Mr. Nick Hurd (Ruislip-Northwood) (Con): Does the hon. Gentleman share my concern that the botched introduction of HIPs by the Government—and it has been a shambles—risks polluting the water of public attitudes towards the energy performance certificate? Would it not be simpler to go straight to that policy instrument and try to build consensus around it?

Paul Holmes: Even that is not a simple solution. We cannot simply scrap HIPs and go to EPCs; a whole series of procedural regulations and legislation would be needed to make the relevant adjustments. By the time we had done that, we could have had a proper review of the system and allowed it to bed in.

As I said, if the Government can promise that there will be a serious and open review of the first three or four months of operation, and if they can release the pilot studies, we will support their proposal. As it stands, the Conservative motion is simplistic nonsense in respect of HIPs. On stamp duty, it both misses the point and would have an adverse effect on prices—to the cost, not the aid, of first-time buyers. On those grounds, we cannot support it.

5.7 pm

Mr. Nick Raynsford (Greenwich and Woolwich) (Lab): I draw attention to my declaration in the Register of Members’ Interests.

I agree with a great deal of what the hon. Member for Chesterfield (Paul Holmes) said, and I agree with him wholeheartedly about the need for sensible, clear and rational appraisal, rather than the over-the-top comments that we have heard from many people about the introduction of home information packs.

I want to go back to first principles and why HIPs were necessary. In the course of the debate about the implementation, which has been less than satisfactory, we are at risk of losing sight of the benefits of the project. Under the previous house-buying and selling process, buyers had to make an offer, in what in most cases would be the largest single transaction in their lives, with only rudimentary information about the product that they proposed to buy.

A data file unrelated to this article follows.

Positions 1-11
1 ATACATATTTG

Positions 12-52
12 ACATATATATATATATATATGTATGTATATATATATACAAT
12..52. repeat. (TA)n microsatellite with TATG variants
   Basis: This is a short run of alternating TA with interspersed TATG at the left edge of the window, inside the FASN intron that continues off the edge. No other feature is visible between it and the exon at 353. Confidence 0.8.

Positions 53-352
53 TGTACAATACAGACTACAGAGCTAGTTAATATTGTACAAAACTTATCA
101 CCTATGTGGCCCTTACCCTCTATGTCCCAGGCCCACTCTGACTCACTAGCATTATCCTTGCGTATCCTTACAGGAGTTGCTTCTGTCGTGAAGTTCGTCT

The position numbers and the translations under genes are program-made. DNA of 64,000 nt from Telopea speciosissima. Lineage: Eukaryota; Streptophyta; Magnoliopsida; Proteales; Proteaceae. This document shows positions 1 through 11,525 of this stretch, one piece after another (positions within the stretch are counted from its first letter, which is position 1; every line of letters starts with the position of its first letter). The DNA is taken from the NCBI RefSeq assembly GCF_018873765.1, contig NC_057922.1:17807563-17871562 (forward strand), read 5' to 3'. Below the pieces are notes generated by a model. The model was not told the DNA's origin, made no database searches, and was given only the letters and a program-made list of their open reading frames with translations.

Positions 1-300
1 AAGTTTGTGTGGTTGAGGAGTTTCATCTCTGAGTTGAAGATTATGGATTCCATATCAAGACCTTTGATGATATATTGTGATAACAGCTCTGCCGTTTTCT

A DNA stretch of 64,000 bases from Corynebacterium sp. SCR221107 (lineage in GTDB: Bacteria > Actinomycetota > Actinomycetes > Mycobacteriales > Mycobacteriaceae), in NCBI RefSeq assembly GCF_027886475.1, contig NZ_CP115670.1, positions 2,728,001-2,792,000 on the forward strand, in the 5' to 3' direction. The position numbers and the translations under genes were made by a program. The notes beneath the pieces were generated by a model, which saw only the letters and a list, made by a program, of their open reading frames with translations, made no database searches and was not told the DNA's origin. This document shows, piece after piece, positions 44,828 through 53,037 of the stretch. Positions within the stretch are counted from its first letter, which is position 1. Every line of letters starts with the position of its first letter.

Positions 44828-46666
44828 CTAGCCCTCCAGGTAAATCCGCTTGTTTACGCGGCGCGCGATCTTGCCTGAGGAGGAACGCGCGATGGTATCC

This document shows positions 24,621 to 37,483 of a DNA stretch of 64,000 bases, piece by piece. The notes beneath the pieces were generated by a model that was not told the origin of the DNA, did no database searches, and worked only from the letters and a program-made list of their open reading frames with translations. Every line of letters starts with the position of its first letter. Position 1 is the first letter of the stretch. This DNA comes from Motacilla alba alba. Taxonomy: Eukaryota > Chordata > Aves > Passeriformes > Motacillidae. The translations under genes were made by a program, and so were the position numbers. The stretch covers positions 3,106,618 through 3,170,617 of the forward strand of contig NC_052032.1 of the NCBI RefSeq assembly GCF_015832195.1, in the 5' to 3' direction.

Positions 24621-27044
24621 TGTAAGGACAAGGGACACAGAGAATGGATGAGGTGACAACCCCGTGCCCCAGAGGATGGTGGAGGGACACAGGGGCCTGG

Self-evidently, that is a bizarre way of proceeding and no one would accept it as a rational way of buying any other commodity. The practice evolved over centuries, but that does not make it any better. As a result of the lack of adequate information, buyers had to undertake searches and commission surveys to obtain more information about the property that they intended to buy before the contract became unconditional. Inevitably, that made the process long
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and cumbersome and increased the scope for failures or problems in the transaction—either because the potential buyer found in the survey and search information unwelcome items of news that suggested the need to renegotiate the purchase price, or because the vendor had chosen to sell to someone else in the meantime. The practice of gazumping has been a scourge in the housing market at times. All these inefficiencies existed, and under the old system approximately £1 million a day was lost by members of the public in abortive costs as a result of inefficiencies in the market. It is shocking that members of the public lost £1 million a day because of unnecessary and abortive costs. The whole purpose of introducing reform to the system was to try to eliminate those inefficiencies and create efficiency savings that would not just save consumers’ money, but speed up some of the slower, more tortuous elements of the process of buying and selling houses, while adding transparency and taking some of the heartbreak and stress out of it. It can be a very stressful process for many people.